Trademarks protect the distinctive logos, characters, names, and other brand elements associated with The Cat in the Hat. Even after the copyright expires, unauthorized use of trademarked elements like the Cat’s iconic red and white hat could still infringe on Dr. Seuss Enterprises’ intellectual property rights. Trademark law provides protections that are separate and distinct from copyright law.

Public Domain

The Cat in the Hat book was originally published in 1957. Under the copyright law at the time, works published in the US were protected for an initial term of 28 years with the option to renew for another 28 years. Dr. Seuss renewed the copyright on The Cat in the Hat, extending the protection through 2034.

According to the 1998 Copyright Term Extension Act, works published between 1964 and 1977 were given copyright protection for 95 years from publication date. Therefore, The Cat in the Hat will enter the public domain on January 1, 2053, 95 years after its original 1957 publication.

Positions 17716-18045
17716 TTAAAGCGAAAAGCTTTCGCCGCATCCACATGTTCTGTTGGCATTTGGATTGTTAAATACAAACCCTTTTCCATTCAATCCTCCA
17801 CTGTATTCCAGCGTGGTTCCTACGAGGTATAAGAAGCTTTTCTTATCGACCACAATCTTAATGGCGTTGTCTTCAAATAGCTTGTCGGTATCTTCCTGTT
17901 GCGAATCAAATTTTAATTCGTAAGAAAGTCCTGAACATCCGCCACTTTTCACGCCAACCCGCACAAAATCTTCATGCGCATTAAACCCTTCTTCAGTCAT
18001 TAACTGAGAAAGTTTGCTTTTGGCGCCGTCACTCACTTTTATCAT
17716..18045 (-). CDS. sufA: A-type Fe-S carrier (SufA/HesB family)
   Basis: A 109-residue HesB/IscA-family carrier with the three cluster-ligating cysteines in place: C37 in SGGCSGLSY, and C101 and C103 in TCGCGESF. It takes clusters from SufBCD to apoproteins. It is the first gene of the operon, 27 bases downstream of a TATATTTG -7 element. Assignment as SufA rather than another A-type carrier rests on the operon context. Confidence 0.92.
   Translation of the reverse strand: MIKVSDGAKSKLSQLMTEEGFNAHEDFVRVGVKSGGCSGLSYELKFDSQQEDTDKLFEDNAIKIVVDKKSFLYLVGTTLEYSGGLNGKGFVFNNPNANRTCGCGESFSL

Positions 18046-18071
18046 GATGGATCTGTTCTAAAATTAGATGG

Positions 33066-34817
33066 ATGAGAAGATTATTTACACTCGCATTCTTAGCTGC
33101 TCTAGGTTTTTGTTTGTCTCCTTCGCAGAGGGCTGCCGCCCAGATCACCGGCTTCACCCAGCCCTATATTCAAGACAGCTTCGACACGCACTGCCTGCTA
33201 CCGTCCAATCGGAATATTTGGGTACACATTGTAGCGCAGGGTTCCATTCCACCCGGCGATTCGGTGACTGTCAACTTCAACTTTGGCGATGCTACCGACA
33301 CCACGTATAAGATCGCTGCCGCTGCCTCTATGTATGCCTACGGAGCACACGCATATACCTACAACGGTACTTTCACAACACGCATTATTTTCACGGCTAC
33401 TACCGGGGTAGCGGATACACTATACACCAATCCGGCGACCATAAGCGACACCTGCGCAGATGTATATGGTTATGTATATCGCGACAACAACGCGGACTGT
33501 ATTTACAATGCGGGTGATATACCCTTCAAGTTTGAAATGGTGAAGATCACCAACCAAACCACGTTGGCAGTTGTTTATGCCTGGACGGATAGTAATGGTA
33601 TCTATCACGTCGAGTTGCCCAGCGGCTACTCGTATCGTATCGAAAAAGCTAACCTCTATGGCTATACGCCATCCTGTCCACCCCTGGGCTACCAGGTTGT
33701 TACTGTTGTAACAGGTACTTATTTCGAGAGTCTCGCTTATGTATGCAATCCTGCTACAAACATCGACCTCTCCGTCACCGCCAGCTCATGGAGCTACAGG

Once in the public domain, the story and characters from The Cat in the Hat will be free for anyone to use, share, or adapt without needing permission. This will allow broader reuse and adaptations of the work, but Dr. Seuss Enterprises will likely still hold trademark protections over the titles, character names, and distinct imagery.

Uses Allowed Under Fair Use

Even though The Cat in the Hat remains under copyright, certain uses are allowed under the doctrine of fair use. Fair use allows limited reproduction of copyrighted works for purposes such as criticism, comment, news reporting, teaching, scholarship or research. Parodies in particular have certain protections if they are transformative works that do not compete with or negatively impact the market for the original. However, courts have ruled that some parodies involving The Cat in the Hat do not qualify as fair use, such as the book The Cat NOT in the Hat which was found to infringe on Dr. Seuss’ copyrights ( Other limited reproduction or commentary on The Cat in the Hat is generally allowed under fair use, but any substantial reproductions or distributions would require licensing from the copyright holders.